I live on a small hobby farm in Northeast Minnesota where I raise laying hens for fresh eggs, and maintain a large garden for fresh produce. I’ve also had marginal success as a hobbyist beekeeper, and have recently learned how to make honey straws.
Beekeeping is a natural complement to a lifestyle rooted in sustainability and connection. The experience of managing a small apiary is both fulfilling and rewarding.
Beekeeping is an experience that helps me to connect with my surroundings. Since I started beekeeping I have become so aware and interested in the plant life that surrounds me. I am so appreciative of the gifts that I have been able to harvest from my hives — honey and beeswax.
I try to be resourceful and intentional on how I use the gifts from my hives. I recently had the opportunity to review the upcoming book Beekeepers Lab 52 Family Friendly Activities and Experiments Exploring the Life of a Hive by Kim Lehman. I found many great family activities to try out including recipes, tutorials and experiments that were very appealing to me as a beekeeper, mother and educator.
I am pleased to partner with Quarto Publishing to share this purposeful project from Beekeepers Lab: Honey Straws.
Honey straws are perfect snacks on the go. You can use honey from your own hives or honey purchased from a reputable beekeeper.
You Will Need:
6 plastic straws
6 raw unfiltered honey
in a squeeze bottle
6 damp cloth
1. Any plastic straws will work, but clear or translucent straws allow you to see the amount of honey in the straw. If using flexible straws, cut off the bendable part of the straws before filling. Cut the straws to the desired length.
2. Connect the opening of the squeeze bottle to the straw. The respective sizes of the straw and the bottle’s spout will dictate whether the straw will fit inside or outside of the spout’s opening. If possible, use a straw that will fit outside the bottle’s spout, as a straw inserted into the spout is more prone to drips.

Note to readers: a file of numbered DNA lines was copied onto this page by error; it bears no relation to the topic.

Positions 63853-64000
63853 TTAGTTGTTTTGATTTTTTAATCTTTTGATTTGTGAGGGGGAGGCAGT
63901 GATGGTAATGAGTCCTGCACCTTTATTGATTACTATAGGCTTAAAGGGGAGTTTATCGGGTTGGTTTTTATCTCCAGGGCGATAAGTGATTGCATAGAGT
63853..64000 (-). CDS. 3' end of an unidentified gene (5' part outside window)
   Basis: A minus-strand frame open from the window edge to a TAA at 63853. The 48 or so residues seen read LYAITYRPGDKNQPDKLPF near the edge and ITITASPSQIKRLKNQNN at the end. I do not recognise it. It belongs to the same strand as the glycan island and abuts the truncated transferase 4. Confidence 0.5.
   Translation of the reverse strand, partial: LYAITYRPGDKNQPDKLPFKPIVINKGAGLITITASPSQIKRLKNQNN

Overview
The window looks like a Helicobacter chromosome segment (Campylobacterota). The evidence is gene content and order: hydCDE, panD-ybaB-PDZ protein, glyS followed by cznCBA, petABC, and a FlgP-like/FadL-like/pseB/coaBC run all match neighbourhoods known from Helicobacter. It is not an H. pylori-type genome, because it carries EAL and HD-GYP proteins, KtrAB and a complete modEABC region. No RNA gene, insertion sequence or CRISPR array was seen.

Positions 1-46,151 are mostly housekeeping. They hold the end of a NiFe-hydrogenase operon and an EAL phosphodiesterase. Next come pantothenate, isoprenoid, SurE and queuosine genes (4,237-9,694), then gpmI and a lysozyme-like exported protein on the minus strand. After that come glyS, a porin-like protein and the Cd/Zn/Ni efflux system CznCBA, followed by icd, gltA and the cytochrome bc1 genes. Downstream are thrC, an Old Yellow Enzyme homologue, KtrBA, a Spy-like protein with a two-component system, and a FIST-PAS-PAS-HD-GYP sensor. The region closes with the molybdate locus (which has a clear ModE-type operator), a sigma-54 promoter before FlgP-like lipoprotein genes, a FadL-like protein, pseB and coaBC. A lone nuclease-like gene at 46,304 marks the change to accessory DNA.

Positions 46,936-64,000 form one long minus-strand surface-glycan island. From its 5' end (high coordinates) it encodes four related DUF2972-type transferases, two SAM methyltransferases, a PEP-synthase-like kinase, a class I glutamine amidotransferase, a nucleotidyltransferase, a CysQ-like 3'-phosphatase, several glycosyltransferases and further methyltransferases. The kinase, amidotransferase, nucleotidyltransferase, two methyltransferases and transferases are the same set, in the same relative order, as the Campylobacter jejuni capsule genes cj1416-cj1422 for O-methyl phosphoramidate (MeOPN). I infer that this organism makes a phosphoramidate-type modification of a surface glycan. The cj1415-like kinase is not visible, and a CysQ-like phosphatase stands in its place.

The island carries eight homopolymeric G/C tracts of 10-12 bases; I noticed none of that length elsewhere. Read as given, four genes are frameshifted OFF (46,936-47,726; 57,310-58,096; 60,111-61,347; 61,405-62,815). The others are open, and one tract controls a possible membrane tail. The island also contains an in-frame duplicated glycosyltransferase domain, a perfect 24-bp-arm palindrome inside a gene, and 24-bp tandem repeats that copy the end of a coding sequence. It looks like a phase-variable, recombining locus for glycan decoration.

3. Gently squeeze the honey into the straw, leaving at least 2″ (5 cm) of space at the top. As much as possible, avoid stopping and starting the honey flow, as it will result in air bubbles.
4. Carefully remove the straw from the bottle’s spout, keeping the straw level.
5. Pinch the clean end of the straw with pliers, exposing only a small amount of the plastic.
6. Tilt the straw so the honey flows toward the end with the pliers.
7. Light a candle. Carefully hold the pinched end of the straw in the flame until the plastic has melted. Remove the straw from the heat while continuing to clamp the pliers for a few seconds to complete the seal.
8. Stand up the straw, sealed-end down, to allow the honey to drain away from the unsealed end.
9. The second seal can be a little tricky due to the honey residue in the straw. To remove as much remaining honey as possible before sealing, pinch the end using the pliers, wipe the seeping honey from the straw’s opening with a damp cloth, and then hold it in the flame for a few seconds. If the seal isn’t complete after a few seconds, it may be necessary to hold the straw’s end in the flame a second time to complete the seal.
10. Rinse the finished honey straws in water before storing.
11. Slip a few honey straws into your backpack for a quick pick-me-up during a hike or day trip.
Photo Credits: Images 2-3: Megan Devine, Images: 4-8 Cory Ryan Photography